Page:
According to a 2015 report in Restaurant Business magazine, seafood is becoming increasingly popular in the fast casual setting. Part of that growth is that consumers opted eat more fish over health concerns. In fact, according to data from the market-research company Technomic Inc., 72 percent of people cited health as the primary reason for the shift to seafood.
Even if you’re a culinary graduate who isn’t in the fast casual business, you may still want to take advantage of people’s growing interest in all things seafood. However, buying fish can be an art, and you have to know exactly what you’re looking for to get the freshest fish possible.
Here are a few handy tips when it comes to buying and selecting fish for your restaurant or eatery:
Clams or mussels are a tasty seafood treat often eaten as an appetizer. As The Fresh Market explained, either one should be purchased while still alive, which assures the greatest possible freshness. You can tell if a clam or mussel is still alive if the shell is closed tightly. If you tap an open clam or mussel and it closes its lid, then it’s also still kicking. You may also note a slightly sweet smell emanating from the clam or mussel. After they’re purchased, it’s important to store them on ice right away, preferably between 34 and 40 degrees Fahrenheit. You also want to buy crab while it’s still alive, as the meat spoils fairly quickly. The freshest crab usually still have plenty of leg movement.
Buying whole fish is not only a great value, but offers more of the fish to cook with. Whenever you buying an entire flounder or mackerel, though, Chef’s Steps advised checking the state of the eyes. If you want truly fresh fish, you want the eyes to be plump and wet, with little to no clouding. The eyes are often the first to go when the fish begins to deteriorate, and murky looking eyes are indicative of foul fish. Similarly, the eyes may begun to sink in or shrivel, and that means the fish is no longer viable for eating.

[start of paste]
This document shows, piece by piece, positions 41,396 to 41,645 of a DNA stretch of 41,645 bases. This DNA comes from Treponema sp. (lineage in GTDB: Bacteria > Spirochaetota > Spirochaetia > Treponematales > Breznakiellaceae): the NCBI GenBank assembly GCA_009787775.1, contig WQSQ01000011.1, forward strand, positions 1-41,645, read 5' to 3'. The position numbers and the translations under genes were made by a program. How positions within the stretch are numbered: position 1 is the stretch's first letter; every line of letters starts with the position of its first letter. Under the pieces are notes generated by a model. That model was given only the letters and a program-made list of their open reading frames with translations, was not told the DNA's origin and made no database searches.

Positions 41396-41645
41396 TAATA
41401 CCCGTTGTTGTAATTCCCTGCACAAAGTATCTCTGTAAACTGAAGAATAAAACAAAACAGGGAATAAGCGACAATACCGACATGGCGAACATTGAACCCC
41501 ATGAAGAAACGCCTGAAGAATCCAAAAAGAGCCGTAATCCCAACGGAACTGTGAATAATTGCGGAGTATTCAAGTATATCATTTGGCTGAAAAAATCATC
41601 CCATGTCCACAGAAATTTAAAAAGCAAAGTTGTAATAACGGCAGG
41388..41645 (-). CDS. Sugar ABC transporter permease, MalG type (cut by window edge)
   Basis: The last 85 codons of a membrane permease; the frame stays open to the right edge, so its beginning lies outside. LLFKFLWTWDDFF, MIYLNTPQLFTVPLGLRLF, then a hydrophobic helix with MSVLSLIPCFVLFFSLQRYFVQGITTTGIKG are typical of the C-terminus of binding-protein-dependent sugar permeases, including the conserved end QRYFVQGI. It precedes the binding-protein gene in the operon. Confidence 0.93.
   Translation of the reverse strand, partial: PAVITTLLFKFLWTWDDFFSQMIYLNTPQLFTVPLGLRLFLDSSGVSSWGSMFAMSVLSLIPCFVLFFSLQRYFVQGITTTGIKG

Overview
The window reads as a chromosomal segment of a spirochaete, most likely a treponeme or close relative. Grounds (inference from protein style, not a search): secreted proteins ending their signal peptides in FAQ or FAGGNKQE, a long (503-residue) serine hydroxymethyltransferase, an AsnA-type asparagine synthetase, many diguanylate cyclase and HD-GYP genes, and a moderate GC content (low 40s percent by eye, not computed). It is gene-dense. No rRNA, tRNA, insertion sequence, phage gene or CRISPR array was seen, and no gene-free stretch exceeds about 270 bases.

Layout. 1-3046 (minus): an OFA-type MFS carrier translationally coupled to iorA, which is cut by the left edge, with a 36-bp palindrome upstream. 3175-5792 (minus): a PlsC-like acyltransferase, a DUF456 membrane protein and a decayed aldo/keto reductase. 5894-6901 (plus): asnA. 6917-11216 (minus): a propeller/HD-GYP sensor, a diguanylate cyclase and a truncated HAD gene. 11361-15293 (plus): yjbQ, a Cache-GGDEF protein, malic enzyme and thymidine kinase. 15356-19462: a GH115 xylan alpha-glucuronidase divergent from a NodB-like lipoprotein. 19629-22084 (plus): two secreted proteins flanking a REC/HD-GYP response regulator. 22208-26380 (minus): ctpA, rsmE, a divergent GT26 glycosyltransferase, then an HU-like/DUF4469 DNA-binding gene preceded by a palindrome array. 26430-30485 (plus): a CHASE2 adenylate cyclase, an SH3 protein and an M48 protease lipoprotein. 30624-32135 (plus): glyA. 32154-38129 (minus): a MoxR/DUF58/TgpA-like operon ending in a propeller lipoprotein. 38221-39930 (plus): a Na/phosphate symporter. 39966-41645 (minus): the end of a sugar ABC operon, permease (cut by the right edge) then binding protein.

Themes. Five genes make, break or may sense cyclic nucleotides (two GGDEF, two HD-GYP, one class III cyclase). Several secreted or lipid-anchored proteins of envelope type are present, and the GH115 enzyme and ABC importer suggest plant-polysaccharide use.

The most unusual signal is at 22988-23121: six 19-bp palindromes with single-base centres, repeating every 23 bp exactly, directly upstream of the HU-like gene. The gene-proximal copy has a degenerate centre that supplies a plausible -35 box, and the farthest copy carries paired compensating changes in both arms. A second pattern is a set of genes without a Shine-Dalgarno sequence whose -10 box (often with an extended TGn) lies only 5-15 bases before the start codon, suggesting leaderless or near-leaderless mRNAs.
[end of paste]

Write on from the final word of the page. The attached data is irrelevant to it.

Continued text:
As important as the eyes are to revealing a fish’s freshness, Chef’s Steps mentioned that you should spend just as much time checking the rest of your salmon or tuna. Take a few minutes to poke the fish; you want to feel cold, wet flesh that isn’t sticky. The flesh should spring back within a few seconds of making contact. From the skin, move on to the gills. As a rule, brighter colors mean fresher fish, but you should also make sure the gills aren’t overly slimy. Same goes for the scales – the freshest fish have the shiniest scales. However, soft scales are a sign of old fish, and you want them to be firm to the touch. If you’re ever unsure, ask your local fishmonger for help.
Whether you’re buying mackerel, crabs, oysters or anything else aquatic, you can and should always rely on your nose. As Asian Recipe pointed out, there are several key smells. For instance, fish filets will only smell bad if they’ve already spoiled; otherwise, there should only be mild odor. Not only do clams and mussels smell vaguely sweet, but the same can be said for most other forms of shellfish, with comparisons made to a “fresh sea breeze.” Raw shrimp meat, meanwhile, has a much more mild odor, though visual signs (like blackened edges or random spotting) are usually more reliable signs of spoiling.
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